I have been wearing watches for my whole life. Long before the Apple Watch became my obsession, I lived for having the time on my wrist.
This episode takes you through my history of being a kid with a cheap Timex, to the wonder introduced by the Pebble, all the way to the wonderful Apple watch I’m wearing today.
I talked a lot about notifications on Twitter today and I figured it was high time I make a mock up for what I was hoping for in iOS 12. Pardon the hasty design, I did this in less than an hour, but this is a direction I’d be very happy for Apple to take in iOS 12.
Right at the top we have a smaller time indicator1. The current implementation takes up almost half the screen which seems like a total waste of space.
This also adds the current weather because who doesn’t like to see the weather at a glance?
Moving down, we have what I consider the most important changes to the whole operation. First, we have bundled notifications 🎉
Bundling notifications from a single app together means your brain doesn’t have to phase shift all the time when scrolling through your notifications. In this case, we have 4 messages from 2 people together in one space. This would normally take up far more space and be far less efficient than making each one of these their own notification and making me scroll down until I get to the oldest so I can start reading the conversation in reverse.
I can swipe this whole app’s notifications away at once, or I can press in to see each notification on its own.
When looking at the detail view, I can close single chats, send automated replies, or type in a message right from here.
The Twitter app is doing a similar thing, displaying part of the notifications and condensing them into a smaller area. It explicitly tells me I can press on the notification to see the rest.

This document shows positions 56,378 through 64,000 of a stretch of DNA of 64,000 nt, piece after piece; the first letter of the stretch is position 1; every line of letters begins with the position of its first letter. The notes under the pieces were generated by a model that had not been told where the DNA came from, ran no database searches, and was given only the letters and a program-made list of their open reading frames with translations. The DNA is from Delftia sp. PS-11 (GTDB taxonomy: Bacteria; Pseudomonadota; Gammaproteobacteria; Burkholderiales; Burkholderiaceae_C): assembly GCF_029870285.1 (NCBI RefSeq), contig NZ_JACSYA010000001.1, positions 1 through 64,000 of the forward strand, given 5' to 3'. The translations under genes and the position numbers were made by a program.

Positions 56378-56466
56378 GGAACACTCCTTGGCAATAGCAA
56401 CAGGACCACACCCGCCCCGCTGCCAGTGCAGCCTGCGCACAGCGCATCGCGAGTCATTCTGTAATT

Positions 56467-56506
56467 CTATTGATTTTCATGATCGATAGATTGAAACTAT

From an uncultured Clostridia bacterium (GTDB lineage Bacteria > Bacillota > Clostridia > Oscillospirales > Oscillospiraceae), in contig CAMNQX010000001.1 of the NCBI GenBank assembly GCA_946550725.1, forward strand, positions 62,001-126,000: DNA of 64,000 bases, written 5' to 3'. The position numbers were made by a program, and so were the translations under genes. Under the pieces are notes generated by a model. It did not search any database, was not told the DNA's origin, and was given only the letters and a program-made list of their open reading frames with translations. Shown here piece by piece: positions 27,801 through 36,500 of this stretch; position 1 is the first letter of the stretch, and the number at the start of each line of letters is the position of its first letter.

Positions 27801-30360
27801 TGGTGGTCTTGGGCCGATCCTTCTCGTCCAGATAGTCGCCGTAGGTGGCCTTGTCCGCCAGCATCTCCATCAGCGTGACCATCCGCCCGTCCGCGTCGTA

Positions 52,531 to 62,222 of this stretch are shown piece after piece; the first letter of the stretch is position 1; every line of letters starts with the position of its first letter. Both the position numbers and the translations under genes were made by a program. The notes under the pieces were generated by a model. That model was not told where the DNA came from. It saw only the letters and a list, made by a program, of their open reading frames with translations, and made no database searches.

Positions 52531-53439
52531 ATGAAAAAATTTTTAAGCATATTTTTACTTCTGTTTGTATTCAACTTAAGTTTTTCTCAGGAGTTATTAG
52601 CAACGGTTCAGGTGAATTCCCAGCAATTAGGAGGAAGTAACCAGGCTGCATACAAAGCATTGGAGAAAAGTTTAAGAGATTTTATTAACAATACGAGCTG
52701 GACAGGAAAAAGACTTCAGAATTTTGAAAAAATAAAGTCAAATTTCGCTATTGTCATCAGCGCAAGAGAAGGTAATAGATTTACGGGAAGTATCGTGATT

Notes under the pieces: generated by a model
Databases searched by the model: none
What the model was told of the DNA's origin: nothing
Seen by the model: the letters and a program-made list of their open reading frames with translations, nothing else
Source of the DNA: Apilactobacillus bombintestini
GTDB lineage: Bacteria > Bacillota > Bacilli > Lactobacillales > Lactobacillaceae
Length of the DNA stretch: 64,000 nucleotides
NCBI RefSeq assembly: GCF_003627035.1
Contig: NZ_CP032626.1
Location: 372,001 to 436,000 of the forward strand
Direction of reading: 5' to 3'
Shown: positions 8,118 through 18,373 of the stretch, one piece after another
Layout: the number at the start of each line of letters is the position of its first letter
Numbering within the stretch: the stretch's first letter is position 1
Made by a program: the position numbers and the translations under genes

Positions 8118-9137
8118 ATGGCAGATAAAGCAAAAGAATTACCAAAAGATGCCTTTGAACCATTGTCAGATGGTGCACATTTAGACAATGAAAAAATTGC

And these are just normal old iOS-style notifications. These apps haven’t given me much to work with so they get treated like they always have been treated.
One thing you my have noticed is the times are all out of order on this screen: that’s by design. Because the most recent notification isn’t always the most important, iOS should rank your apps based on how often you act on their notifications and maybe even let you rank them yourself so that the most important stuff always floats to the top of the notification pile.
And because some people seem to like the current style, maybe include a setting where people can opt into the old method. I don’t like it myself, but it’s incredibly hard to make a single notification system that works for everyone, so a great default with some serious options is a good thing.
Again, this was put together in an hour and is honestly closer to the Android implementation than we’d ever get in real life, but I think something like this would be great to see from Apple this year. We’re less than 2 weeks away so we’l know soon enough if they have made any meaningful changes to notifications.
- You could throw the date up there too if you wanted. ↩
Jeremy Stoppelman: If I were starting out today, I would have no shot of building Yelp. That opportunity has been closed off by Google and their approach.
Steve Kroft: In what way?
Jeremy Stoppelman: Because if you provide great content in one of these categories that is lucrative to Google, and seen as potentially threatening, they will snuff you out.